El Paso Herald (El Paso, Tex.), Ed. 1, Monday, June 9, 1913 Page: 1 of 12
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EL PASO HERALD
Fair Tonight and Tuesday.
EL PASO TEXAS
Jwe 9 1913 12 Page
Grand Jury Recommends
That City Refuse to Lay
Any More "Petrolithic."
BE MADE AT ONCE
THERE must be no more petrolithic
pavement put down on the streets
of El Paso if the recommenda-
tions of the grand jury are carried out.
These were submitted in a report to
judge Dan M. Jackson of the 34th dis-
trict court Monday at noon. The grand
jury censures in no uncertain terms the
department of the city responsible for
the confusion in and lack of cooperation
between paving contracts and bonds and
inadequacy in amounts of the latter.
In makinc its report on street pave-
ments in EI Paso the grand jury says
that it was done because of the many
complaints that have reached it.
"El Paso has many splendid streets
and some that are verv poor and un-
satisfactory and we find the principal
cause contributing to the poor pavement
of streets complained of to be either lack
oi proper and explicit specifications cover-
ing workmanship and materials or lack
of rigid inspection of materials and
v orkmanship during process of construc-
tion or both" says the report.
"We recommend that the city have
prepared standard specifications cover-
ing fullv and completely in detail all
materials and workmanshin entering into i
tne construction of permanent pave-
ments and that said specifications be
so drawn as to permit open and free
competition among experienced paving
! lder. and in this connection it seems
Mrnble that the specifications should
provide for a pavement of a minimum
u iht v equal to best asphalt-macadam
laid in the city. Specifications should
also provide for one or more pavements
of better quality to meet heaw traffic
conditions thus giving the citizens a
( hoice of pavements of clearly demon-
"Exploit Property Owners."
"Hiie operation of that portion of the
law creating what is known as the 're-
volving fund' that permits a paving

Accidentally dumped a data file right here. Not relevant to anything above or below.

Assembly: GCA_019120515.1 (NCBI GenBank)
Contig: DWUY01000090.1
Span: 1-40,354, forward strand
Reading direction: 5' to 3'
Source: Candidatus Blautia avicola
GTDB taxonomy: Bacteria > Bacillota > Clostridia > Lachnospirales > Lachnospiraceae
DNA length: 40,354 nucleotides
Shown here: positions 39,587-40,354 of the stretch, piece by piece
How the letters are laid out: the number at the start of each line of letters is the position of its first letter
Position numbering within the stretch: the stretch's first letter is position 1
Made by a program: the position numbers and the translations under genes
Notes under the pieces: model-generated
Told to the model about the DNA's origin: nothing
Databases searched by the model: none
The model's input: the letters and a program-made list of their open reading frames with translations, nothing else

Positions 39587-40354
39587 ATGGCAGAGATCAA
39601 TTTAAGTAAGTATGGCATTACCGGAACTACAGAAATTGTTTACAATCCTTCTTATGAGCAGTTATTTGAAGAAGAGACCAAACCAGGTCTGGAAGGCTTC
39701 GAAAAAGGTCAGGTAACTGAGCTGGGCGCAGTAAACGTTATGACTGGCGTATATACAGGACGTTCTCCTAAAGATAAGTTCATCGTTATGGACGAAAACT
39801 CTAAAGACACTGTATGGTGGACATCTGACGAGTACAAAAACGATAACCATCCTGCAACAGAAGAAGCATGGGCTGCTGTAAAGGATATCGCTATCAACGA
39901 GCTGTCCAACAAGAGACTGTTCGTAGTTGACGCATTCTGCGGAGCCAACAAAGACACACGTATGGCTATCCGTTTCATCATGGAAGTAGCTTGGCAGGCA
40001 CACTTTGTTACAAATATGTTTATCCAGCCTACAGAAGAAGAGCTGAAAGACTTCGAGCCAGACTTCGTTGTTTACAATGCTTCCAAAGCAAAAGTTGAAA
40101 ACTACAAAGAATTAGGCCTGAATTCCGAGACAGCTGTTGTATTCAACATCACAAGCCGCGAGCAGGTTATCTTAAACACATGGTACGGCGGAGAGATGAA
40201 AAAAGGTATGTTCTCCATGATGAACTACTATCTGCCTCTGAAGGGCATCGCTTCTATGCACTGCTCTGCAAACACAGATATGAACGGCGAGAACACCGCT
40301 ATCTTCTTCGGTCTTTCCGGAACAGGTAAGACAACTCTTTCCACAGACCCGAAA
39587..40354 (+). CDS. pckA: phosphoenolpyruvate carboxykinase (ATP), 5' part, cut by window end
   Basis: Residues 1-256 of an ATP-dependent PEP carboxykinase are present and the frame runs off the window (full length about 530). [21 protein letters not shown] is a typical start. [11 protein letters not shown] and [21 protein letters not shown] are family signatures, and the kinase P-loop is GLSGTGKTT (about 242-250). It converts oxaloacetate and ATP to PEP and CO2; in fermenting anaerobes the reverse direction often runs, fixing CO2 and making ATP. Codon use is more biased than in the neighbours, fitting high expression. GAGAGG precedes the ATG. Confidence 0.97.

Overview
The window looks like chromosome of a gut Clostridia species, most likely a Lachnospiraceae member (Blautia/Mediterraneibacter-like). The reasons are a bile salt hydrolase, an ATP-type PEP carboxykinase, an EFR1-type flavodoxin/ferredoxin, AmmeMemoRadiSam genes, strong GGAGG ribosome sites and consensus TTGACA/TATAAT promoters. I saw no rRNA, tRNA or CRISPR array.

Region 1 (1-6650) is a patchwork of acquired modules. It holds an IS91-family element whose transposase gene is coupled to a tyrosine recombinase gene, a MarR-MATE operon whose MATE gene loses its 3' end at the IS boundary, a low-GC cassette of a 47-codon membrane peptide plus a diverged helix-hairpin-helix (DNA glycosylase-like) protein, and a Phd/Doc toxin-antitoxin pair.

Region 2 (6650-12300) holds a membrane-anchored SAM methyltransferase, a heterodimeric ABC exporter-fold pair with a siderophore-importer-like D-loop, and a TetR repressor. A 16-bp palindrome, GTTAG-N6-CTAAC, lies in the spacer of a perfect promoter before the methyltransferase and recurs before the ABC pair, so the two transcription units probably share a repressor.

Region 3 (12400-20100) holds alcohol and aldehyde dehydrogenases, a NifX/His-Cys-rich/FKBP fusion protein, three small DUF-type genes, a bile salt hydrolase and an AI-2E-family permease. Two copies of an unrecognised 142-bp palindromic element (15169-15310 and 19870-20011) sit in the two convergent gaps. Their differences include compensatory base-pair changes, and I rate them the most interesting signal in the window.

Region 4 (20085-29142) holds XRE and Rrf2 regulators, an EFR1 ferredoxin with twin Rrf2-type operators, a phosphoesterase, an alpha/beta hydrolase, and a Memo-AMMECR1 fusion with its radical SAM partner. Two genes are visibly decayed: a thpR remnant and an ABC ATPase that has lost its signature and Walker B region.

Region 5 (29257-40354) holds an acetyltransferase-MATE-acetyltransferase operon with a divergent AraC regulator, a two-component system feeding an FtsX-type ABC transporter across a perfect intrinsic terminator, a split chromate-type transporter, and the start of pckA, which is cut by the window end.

company to exploit and contract direct
v ith property owners appears to us to
be opposed to public policy and true
ever the city shall establish definitely
thv character and aaalitv-vif navements
' -: zzzj -
to be put down and diligently enforces
the specifications. '
"Some of the streets emiiplnimd of arc j
in such a state ot deterioration taat j
nothing short of a complete rebuOdngj
can ever make them acceptable or bring
them within the operation of the con-
tracts under which they were built and
the maintenance bonds covering their
period of guarantee.
Order Repair at Once.
"We recommend that the city order
immediate repair or reconstruction of all
streets needing such attention and that
careful and complete inspection of and
report on all paved streets be made at
regular stated intervals and that such
report of inspection be made a public
record in the office of the city engineer.
Ye believe these inspections should be
made at intervals not exceeding two
"W e have examined a number of eon-
tracts together with construction and
maintenance bonds and find insofar as
the contracts are concerned that the city
liaa rai-Ml iAlf nlpmrT mwH and
the right and authority under such con- I
tect itself and the property owners to
the extent that immediate repairs or re-
construction can at any time within the
period of guarantee be ordered and if
such orders are not promptly complied
with the city further has the authority
under such contracts to do the work it-